About the Course
For interpreters at Civil War sites, obtaining a solid understanding of the war’s causes is vital to creating accurate presentations for the public. This course focuses on political and social issues that revolved around the topic of slavery from the 1840s through the 1860s. Not only will this course recount major events in the decades preceding the war, it will provide you with links to primary and secondary sources and interpretive tips that will help you create public programs about the war.
This course integrates informational text, interactive practice activities, live discussion forums, Learn More opportunities, and supplemental reference materials. Following the course, you will be assessed by a brief assessment requiring you to demonstrate your understanding of key course concepts. Upon successful completion of the assessment you will be awarded an electronic certificate of completion.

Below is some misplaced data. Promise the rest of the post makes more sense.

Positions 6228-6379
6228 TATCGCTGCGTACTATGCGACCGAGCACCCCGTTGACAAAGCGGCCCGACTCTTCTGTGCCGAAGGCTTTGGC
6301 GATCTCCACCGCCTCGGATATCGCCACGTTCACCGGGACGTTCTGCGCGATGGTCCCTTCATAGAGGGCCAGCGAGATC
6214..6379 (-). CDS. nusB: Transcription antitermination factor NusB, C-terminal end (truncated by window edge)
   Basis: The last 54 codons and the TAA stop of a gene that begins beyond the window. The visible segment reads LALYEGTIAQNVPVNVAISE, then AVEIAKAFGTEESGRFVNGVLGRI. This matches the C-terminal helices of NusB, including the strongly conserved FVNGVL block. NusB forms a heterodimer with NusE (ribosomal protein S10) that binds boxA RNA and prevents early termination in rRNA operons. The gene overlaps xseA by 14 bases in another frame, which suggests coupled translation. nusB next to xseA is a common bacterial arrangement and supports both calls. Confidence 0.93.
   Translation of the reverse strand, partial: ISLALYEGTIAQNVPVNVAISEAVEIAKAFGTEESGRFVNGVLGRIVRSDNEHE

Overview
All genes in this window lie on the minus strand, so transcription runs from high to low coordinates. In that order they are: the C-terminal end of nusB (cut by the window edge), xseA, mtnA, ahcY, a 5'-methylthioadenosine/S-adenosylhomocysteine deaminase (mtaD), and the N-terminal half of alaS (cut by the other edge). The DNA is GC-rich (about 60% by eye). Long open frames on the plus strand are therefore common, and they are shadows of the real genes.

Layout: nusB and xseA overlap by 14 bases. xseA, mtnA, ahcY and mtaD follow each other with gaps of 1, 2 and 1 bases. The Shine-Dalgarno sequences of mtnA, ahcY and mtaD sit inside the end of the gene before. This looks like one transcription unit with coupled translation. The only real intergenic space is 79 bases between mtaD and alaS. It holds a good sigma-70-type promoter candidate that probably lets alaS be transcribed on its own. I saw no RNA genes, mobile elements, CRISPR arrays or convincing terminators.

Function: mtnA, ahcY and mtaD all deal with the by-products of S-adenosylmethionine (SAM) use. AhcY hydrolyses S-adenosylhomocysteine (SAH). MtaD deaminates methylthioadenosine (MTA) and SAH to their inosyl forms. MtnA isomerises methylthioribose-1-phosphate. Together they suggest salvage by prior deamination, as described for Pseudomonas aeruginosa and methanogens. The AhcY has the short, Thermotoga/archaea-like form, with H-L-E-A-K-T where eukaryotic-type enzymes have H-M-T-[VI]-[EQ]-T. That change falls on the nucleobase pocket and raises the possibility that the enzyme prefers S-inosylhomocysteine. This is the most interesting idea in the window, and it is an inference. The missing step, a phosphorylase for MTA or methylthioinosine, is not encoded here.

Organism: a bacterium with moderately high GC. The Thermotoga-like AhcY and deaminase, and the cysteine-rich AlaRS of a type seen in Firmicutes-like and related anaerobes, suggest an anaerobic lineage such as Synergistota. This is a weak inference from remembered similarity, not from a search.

This course is self-paced and integrates self-study allowing you flexibility in the time needed to complete the course. Within each course, you decide the order and progression you’d like to take, allowing you to revisit and review sections in greater depth as needed.
- Interpreting the Civil War
- The Long Road to War- 1840s
- Compromises and Concessions- 1850s
- An Ever Widening Gulf- 1850s
- Election and Destruction
- The Lost Cause
This introductory course is designed for those interested in learning about the social and political issues that led to the Civil War, and does not require a background in interpretation or any specific area.
By the end of the course you will be able to:
- Communicate that the differences regarding slavery were the main causes of the American Civil War.
- Identify useful techniques and strategies for discussing the causes and context of the American Civil War with visitors.
- Recognize the permission and latitude granted to interpreters by efforts such as the 'Rally on the High Ground' initiative.
- Relate to visitors of varying knowledge levels and backgrounds the causes of the war effectively and respectfully.